Richard G. Petty, MD

Half the Population Has Genes to Make Them Fat

I have talked a bit about my skepticism concerning the genetic contribution to obesity, insulin resistance and diabetes.

I was fascinated to see a huge fifteen year study that has just been published in the journal Science. I felt a touch of pride: back when the earth was new, I helped train more than one of the authors.

The study involved over 42,000 people and found an association with body mass index at every age [from seven to 70] in populations throughout the UK and Europe.

Unlike previous work, it shows a very common genetic link with mild obesity rather than a rare genetic link with extreme obesity.

There were 42 scientists in the group and they found that if people carry one copy of a variant in a gene called FTO, as does half of the general population, it will lead to a gain in weight of 2.6lb or put just over half an inch on their waists and raise their risk of being obese by one third. People with two copies of this variant in the FTO gene, which is the case in one in six of the population, then they will gain almost 7lb more than those who lack the variation and are at a 70 per cent higher risk of obesity.

The researchers then tested a further 37,000 people from Bristol, Dundee and Exeter as well as a number of other regions in Britain, Italy and Finland. In every case the same variant in the FTO gene – which is mostly present in the brain and pancreas, among other key tissues – was associated with type 2 diabetes and obesity.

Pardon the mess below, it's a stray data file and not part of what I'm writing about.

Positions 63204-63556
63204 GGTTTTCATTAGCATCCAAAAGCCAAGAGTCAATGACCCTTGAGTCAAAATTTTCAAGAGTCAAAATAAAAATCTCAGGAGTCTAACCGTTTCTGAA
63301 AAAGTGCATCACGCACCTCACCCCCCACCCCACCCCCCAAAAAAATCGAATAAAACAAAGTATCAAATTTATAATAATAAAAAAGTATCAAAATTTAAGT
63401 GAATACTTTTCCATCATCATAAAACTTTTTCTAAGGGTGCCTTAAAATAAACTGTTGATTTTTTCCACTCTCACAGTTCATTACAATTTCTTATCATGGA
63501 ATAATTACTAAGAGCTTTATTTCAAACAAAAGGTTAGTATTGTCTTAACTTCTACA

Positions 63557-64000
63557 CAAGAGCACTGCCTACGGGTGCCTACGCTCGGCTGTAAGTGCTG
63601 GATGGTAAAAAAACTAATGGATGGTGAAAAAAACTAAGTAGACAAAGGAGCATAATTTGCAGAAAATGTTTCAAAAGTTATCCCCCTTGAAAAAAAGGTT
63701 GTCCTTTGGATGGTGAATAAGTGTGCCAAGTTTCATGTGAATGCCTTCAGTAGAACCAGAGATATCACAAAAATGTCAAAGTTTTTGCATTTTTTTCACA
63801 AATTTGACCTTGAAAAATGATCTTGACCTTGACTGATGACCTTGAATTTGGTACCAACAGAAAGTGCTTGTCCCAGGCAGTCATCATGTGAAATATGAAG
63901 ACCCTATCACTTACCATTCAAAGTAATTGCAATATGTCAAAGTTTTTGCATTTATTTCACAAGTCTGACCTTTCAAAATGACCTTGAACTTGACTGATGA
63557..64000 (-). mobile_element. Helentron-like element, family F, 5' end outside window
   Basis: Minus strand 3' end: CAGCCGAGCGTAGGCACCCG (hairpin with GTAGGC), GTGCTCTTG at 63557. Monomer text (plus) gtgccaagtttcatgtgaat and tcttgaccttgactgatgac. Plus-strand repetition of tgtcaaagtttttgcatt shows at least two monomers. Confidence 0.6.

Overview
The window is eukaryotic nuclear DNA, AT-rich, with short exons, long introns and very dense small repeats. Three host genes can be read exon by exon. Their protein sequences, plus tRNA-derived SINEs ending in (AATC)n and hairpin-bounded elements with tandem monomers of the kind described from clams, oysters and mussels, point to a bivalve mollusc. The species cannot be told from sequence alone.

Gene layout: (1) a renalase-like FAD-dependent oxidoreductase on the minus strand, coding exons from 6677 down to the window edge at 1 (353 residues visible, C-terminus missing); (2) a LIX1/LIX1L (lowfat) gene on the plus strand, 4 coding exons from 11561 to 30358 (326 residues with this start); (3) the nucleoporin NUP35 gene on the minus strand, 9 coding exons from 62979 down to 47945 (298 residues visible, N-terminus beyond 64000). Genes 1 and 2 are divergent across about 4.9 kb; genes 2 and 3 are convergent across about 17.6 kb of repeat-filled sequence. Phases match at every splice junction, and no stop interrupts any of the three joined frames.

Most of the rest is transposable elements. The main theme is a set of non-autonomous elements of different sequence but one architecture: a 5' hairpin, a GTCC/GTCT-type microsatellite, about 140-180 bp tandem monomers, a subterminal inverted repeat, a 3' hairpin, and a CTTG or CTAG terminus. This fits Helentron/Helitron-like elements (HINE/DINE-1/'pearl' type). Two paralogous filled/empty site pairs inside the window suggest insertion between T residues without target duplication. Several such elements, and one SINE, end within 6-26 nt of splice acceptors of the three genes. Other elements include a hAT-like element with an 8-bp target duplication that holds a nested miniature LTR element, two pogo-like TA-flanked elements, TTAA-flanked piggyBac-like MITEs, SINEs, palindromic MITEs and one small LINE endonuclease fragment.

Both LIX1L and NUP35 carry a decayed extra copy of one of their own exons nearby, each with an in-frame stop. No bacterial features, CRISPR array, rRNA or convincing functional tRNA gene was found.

They also showed that in children, this particular FTO variant was associated with increased body weight.

We hope that in the future, once we have found additional obesity genes, it may be possible to offer advice based on a person’s genetic make-up. We all know that folk are eating more and doing less exercise, but some people gain more weight than others. Similarly two people on the same diet and exercise plan lose different amounts of weight. There are undoubtedly some unrecognized factors in weight gain, but genes remain in the mix.

Never be disheartened if your first attempt at diet and exercise is not crowned with success: they are only two of a dozen factors that play into weight control.

Do not fall into the fatalistic trap of thinking that biology is destiny.

We are talking about a factor that may modulate the way in which we control out weight.

As promised, I shall soon be publishing a book detailing specific methods for dealing with whichever ones are important in your life.

Your future lies in your hands: not in a string of chemicals.

About Richard G. Petty, MD
Dr. Richard G. Petty, MD is a world-renowned authority on the brain, and his revolutionary work on human energy systems has been acclaimed around the globe. He is also an accredited specialist in internal and metabolic medicine, endocrinology, psychiatry, acupuncture and homeopathy. He has been an innovator and leader of the human potential movement for over thirty years and is also an active researcher, teacher, writer, professional speaker and broadcaster. He is the author of five books, including the groundbreaking and best selling CD series Healing, Meaning and Purpose. He has taught in over 45 countries and 48 states in the last ten years, but spends as much time as possible on his horse farm in Georgia.

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